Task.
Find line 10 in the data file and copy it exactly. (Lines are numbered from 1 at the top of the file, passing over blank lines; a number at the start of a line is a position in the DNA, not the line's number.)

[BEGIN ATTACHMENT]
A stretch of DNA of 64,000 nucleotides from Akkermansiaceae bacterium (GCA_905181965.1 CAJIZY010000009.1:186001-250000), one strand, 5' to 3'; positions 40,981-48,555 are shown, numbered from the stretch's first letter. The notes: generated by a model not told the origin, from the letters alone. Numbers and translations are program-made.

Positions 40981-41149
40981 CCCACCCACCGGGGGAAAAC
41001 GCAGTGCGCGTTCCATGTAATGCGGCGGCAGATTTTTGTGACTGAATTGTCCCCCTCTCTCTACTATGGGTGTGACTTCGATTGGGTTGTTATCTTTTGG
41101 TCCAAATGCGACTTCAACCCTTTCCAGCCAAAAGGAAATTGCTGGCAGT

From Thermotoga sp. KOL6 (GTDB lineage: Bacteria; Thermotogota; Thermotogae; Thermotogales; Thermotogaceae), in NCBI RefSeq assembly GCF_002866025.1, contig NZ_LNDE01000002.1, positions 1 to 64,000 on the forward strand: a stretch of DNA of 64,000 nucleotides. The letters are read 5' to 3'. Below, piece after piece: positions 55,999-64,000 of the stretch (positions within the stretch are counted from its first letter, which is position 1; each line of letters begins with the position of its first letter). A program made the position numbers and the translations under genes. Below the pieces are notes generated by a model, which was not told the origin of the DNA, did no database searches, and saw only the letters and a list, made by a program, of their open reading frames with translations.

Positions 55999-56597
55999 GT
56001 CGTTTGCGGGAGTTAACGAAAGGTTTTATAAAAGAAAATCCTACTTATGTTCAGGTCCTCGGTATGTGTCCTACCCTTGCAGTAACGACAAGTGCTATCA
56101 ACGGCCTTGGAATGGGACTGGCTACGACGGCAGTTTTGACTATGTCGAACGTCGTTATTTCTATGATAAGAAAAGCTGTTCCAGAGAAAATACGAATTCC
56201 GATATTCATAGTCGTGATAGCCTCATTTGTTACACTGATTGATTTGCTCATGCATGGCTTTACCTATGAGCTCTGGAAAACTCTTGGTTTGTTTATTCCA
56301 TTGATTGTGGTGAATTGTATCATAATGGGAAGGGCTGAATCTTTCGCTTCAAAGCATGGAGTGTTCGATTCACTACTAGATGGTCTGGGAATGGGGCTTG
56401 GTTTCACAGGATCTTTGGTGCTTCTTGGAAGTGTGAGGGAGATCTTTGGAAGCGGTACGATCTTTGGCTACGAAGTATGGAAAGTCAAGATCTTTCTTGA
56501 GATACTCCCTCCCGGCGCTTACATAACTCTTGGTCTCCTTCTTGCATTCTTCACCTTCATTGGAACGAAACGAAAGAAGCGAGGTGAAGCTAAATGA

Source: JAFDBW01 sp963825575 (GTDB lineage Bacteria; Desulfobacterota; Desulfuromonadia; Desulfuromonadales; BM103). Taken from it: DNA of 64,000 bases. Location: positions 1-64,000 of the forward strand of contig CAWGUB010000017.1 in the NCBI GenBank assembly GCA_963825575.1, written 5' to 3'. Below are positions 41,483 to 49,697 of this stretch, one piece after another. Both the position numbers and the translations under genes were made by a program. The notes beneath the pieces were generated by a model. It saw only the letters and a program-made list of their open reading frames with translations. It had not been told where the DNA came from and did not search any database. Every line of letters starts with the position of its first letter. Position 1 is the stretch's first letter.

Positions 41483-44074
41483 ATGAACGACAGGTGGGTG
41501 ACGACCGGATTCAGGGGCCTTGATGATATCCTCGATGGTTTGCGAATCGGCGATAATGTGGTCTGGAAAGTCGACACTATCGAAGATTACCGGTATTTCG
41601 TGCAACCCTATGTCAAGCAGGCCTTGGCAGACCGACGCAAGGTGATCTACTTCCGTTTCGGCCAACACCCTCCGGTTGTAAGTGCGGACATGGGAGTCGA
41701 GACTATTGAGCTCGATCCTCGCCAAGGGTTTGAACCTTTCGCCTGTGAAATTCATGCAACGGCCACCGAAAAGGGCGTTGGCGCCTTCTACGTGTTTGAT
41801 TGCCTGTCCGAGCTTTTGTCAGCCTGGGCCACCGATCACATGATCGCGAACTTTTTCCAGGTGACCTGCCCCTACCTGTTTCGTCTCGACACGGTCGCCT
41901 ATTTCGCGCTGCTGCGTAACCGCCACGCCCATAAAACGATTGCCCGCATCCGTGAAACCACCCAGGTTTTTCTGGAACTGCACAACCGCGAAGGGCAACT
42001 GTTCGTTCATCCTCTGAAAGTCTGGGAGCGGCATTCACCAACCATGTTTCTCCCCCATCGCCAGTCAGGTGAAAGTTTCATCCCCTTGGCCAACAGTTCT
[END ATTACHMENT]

56101 ACGGCCTTGGAATGGGACTGGCTACGACGGCAGTTTTGACTATGTCGAACGTCGTTATTTCTATGATAAGAAAAGCTGTTCCAGAGAAAATACGAATTCC